Some major work began to appear in the physical (versus mental) medical field that provided more evidence in the brain’s ability to suppress memories. This is important in the area of child abuse. Remember, researchers in the psychiatric field have been stating this for over 100 years. Another article shown below addresses this issue.
“John Briere and Jon Conte surveyed hundreds of individuals in outpatient therapy, all of whom reported a history of child sexual abuse (CSA). One critical question on their survey asked, “During the period of time between the first forced sexual experience happened and your 18th birthday, was there ever a time when you could not remember the forced sexual experience?” Almost 60% of the respondents answered “yes” to this question. Similarly, Shirley Feldman-Summers and Kenneth Pope published the results of a randomized national survey of psychologists. Of the respondents who reported experiencing CSA, approximately 40% reported forgetting some or all of the abuse for a period of time.”
Additional research outcomes stated below were a very welcome addition in the area of science. “For the first time, researchers at Stanford University and the University of Oregon have shown that a biological mechanism exists in the human brain to block unwanted memories. The findings, published January 9 in the journal Science reinforced Sigmund Freud’s controversial century-old thesis about the existence of voluntary memory suppression.” “The big news is that we’ve shown how the human brain blocks an unwanted memory, that there is such a mechanism, and it has a biological basis,” said Stanford psychology Professor John Gabrieli, a co-author of the paper titled “Neural Systems Underlying the Suppression of Unwanted Memories.” It gets you past the possibility that there’s nothing in the brain that would suppress a memory—that it was all a misunderstood fiction.”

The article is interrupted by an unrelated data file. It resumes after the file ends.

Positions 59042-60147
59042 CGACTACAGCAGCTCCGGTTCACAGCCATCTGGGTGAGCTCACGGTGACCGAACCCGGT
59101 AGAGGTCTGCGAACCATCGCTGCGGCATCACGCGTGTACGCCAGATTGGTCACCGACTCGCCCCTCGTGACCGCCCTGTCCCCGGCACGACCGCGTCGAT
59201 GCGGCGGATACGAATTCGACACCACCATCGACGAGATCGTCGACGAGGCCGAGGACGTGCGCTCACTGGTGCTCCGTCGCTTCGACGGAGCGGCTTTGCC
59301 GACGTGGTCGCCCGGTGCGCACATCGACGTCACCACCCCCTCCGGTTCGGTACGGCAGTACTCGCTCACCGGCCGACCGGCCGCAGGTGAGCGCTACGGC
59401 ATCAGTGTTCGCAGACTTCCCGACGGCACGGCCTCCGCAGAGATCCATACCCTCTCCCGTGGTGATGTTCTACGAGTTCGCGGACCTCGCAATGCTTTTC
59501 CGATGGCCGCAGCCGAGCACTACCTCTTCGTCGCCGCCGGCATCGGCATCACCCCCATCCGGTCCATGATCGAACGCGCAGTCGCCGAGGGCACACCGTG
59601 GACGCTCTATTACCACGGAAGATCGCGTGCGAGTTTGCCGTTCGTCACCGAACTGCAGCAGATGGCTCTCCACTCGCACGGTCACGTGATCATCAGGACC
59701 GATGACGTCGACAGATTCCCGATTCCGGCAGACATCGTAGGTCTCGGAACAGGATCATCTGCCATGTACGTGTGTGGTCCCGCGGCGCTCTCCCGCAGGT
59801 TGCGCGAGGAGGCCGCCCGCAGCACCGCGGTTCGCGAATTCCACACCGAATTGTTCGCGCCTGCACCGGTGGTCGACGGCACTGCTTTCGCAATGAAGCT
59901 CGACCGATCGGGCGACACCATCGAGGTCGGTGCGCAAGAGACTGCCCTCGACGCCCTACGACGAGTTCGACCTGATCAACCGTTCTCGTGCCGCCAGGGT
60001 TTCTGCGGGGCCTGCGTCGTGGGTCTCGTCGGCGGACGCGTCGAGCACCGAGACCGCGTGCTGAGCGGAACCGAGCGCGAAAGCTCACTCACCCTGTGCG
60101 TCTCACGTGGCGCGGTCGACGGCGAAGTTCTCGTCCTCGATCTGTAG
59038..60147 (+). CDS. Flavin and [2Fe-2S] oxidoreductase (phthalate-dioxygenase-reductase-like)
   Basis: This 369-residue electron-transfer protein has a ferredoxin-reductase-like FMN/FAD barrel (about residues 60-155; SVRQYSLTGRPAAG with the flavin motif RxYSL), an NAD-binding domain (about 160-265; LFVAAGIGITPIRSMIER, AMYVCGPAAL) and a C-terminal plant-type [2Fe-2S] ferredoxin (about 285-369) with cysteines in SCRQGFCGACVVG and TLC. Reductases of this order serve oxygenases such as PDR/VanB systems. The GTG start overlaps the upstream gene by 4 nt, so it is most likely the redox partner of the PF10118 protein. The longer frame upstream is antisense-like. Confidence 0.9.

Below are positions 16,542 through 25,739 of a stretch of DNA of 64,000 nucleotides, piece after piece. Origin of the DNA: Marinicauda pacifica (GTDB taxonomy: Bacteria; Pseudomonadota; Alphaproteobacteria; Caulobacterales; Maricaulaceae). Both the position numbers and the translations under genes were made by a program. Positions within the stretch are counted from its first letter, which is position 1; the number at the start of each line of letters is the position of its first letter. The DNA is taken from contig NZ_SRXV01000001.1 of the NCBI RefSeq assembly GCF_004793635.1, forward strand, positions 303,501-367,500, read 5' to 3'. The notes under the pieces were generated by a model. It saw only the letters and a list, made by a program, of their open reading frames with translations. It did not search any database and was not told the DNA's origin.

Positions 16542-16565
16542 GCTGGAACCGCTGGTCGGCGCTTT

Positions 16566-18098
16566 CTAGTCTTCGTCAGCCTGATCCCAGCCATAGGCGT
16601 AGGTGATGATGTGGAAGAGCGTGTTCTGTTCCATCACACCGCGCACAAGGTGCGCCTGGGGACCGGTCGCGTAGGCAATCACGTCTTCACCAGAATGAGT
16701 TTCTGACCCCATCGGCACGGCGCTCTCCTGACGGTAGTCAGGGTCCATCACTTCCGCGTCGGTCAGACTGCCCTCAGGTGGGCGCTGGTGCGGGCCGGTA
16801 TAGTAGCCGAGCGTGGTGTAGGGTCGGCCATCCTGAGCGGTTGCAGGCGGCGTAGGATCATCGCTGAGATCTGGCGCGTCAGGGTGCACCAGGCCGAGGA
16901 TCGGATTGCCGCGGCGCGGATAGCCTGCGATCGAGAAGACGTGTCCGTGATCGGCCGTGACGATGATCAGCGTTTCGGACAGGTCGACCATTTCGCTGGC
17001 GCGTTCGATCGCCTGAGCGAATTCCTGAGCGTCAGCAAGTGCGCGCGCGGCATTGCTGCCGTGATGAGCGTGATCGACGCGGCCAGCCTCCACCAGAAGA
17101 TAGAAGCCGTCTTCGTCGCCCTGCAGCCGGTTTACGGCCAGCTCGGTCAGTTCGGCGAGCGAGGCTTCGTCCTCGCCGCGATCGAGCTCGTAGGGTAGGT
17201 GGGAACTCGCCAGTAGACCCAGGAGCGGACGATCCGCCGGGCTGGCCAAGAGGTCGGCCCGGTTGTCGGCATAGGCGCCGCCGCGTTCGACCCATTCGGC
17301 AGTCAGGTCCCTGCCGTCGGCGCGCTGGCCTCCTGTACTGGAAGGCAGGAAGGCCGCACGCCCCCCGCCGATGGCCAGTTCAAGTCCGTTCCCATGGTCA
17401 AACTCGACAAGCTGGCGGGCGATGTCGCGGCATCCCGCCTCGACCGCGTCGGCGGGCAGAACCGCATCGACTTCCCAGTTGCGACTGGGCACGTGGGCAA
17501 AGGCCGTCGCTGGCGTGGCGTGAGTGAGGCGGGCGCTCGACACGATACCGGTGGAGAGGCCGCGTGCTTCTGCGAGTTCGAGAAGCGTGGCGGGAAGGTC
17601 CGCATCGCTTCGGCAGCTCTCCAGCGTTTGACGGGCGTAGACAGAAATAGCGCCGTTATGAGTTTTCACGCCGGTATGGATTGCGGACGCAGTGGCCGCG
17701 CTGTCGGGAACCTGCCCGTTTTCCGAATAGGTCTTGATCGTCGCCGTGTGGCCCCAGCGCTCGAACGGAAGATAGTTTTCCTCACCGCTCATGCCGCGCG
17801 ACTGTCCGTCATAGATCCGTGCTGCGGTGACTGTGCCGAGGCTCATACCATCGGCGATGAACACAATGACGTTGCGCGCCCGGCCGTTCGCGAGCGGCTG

“The experiment showed that people are capable of repeatedly blocking thoughts of experiences they don’t want to remember until they can no longer retrieve the memory, even if they want to,” Gabrieli explained.
“Michael Anderson, a psychology associate professor at the University of Oregon said, “Repression has been a vague and controversial construct for over a century, in part, because it has been unclear how such a mechanism could be implemented in the brain. This study provides a clear model for how this occurs by grounding it firmly in an essential human ability—the ability to control behavior.”
Another article elaborates on this issue in more clinical terms.
“Michael Anderson and colleagues at the University of Oregon and Stanford University used functional magnetic resonance imaging to identify the neural systems involved in keeping unwanted memories out of awareness.Controlling unwanted memories was associated with increased dorsolateral prefrontal activation, reduced hippocampal activation, and impaired retention of those memories. Both prefrontal cortical and right hippocampal activations predicted the magnitude of forgetting. These results confirm the existence of an active forgetting process and establish a neurobiological model for guiding inquiry into motivated forgetting.”